‘I am just trying to protect my family,’ he is heard saying in the call before it cuts off.
Black Lives Matter activists have suggested that Hash hit Walker with his truck and then shot him dead in cold blood, a version of events shared by a nurse who tried to tend to Walker’s wounds, but which police say the early investigation does not support.
Noted attorney Ben Crump is now representing Walker’s family and said in a statement: ‘We have reason to believe that this was a case of ”shoot first, ask later,” philosophy seen all too often within law enforcement.’
On Tuesday night, demonstrators had gathered for a third time outside Fayetteville’s Transit Authority and chanted: ‘What do we want? Justice. When do we want it? Now’, while another group of protesters held signs outside the State Capitol in Raleigh.
Local activist Myah Warren called out Chief Hawkins directly, demanding her resignation.
‘Chief, because your men failed to arrest this man on site, he got to sit at his house and watch Sunday night football,’ Warren told USA Today.
‘I’m letting you know right here, right now, your time is up, you gotta go, so go ahead and get ready.’
Fayetteville Mayor Mitch Colvin also sent out a statement asking for protestors to remain peaceful.
‘As a father and an African-American man, I can empathize with what these two families are experiencing during this turbulent time,’ Colvin said.
‘As a city, we must continue to come together, help one another, and look out for those in need.’
Elizabeth Ricks, center, cries as she recounts rendering aid to Jason Walker during a demonstration in front of the Fayetteville Police Department, Sunday. Ricks claims that Hash rammed Walker with his truck and then shot him in cold blood
Pandora Harrington and other demonstrators march from the Cumberland County Law Enforcement Center to the Fayetteville Police Department and back during a ‘Justice for Jason Walker’ demonstration, Sunday
Demonstrators cry during a ‘Justice for Jason Walker’ demonstration in front of the Fayetteville Police Department, Sunday, January 9, 2022, in Fayetteville, N.C. Walker, 37, was shot and killed on Saturday by an off-duty deputy
Hash, was taken into custody after the shooting, but not arrested, and put on administrative leave pending the outcome of the investigation.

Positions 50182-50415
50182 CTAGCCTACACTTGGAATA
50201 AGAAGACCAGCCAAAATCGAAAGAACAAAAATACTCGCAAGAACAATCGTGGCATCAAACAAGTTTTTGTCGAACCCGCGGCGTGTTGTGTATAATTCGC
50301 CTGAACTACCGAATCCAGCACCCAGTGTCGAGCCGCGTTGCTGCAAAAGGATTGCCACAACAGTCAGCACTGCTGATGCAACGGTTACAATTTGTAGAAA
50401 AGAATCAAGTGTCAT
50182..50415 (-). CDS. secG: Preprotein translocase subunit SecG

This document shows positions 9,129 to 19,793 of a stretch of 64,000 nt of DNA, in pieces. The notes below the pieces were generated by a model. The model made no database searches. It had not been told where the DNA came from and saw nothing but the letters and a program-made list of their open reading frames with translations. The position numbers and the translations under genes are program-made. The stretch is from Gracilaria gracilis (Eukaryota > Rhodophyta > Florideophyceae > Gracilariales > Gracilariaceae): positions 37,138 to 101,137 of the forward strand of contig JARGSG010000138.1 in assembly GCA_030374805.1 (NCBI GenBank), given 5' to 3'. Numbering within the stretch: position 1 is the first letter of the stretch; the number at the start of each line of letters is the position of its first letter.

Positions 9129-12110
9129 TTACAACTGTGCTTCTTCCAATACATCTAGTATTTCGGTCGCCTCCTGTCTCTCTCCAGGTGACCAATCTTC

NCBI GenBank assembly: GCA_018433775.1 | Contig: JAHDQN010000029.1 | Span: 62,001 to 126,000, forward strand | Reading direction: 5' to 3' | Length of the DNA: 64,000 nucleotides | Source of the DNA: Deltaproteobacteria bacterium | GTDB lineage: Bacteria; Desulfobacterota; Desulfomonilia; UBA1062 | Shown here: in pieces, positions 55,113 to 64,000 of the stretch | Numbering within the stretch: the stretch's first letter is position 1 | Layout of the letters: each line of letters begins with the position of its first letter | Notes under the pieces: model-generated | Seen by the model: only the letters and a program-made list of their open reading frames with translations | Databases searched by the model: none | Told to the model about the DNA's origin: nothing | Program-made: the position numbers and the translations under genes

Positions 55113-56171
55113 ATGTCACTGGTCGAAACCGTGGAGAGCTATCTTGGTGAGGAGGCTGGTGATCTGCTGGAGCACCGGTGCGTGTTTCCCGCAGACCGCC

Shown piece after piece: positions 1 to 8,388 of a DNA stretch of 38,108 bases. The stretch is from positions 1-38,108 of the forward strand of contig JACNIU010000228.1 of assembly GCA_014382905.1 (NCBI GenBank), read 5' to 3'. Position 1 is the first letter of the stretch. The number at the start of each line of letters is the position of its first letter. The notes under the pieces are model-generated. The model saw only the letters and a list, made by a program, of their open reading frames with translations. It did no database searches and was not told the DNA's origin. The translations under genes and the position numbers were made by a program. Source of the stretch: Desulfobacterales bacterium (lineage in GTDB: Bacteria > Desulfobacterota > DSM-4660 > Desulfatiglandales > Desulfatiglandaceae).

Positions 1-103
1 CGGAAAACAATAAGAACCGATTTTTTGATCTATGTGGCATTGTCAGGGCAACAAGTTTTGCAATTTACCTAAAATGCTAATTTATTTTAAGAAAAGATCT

Hash phoned 911 after the shooting and told cops he fired at Walker after the man jumped on his truck and began beating the windshield, terrorizing his teenage daughter and wife inside the vehicle, but protesters don’t believe his version of events.
Meanwhile the Federal Bureau of Investigation (FBI) began an ‘initial assessment’ of the case, reviewing ‘evidence, statements and body-worn camera’ to determine whether there were potential civil rights violations.
In dramatic video of the shooting aftermath, Hash can be seen telling police that Walker ‘ran across the street so I stopped. He jumped up on the car, started screaming. He broke off my windshield wiper and started beating on the glass.’
‘I have my daughter, my child in here,’ added Hash, pointing toward a person, apparently his daughter who is believed to be in her mid to late teens, sitting in the truck.
At another point he said: ‘I’m going to protect my wife and my child.’
The Fayetteville police chief said that Hash’s version of events was supported by an examination of the truck, which showed that one windshield wiper had been torn off and used to break the windshield in several places, as Hash claimed Walker had done.
However, one alleged eye-witness spoke out in the press and claimed that Walker was simply crossing the road when Hash struck him with his truck and shot him.
Pandora Harrington, right, cries as she holds a sign with an image of Jason Walker during a demonstration on Sunday
Demonstrators march to the Cumberland County Law Enforcement Center during a ‘Justice for Jason Walker’ demonstration, Sunday, Jan. 9, 2022, in Fayetteville, N.C. Walker, 37, was shot and killed on Saturday by an off-duty deputy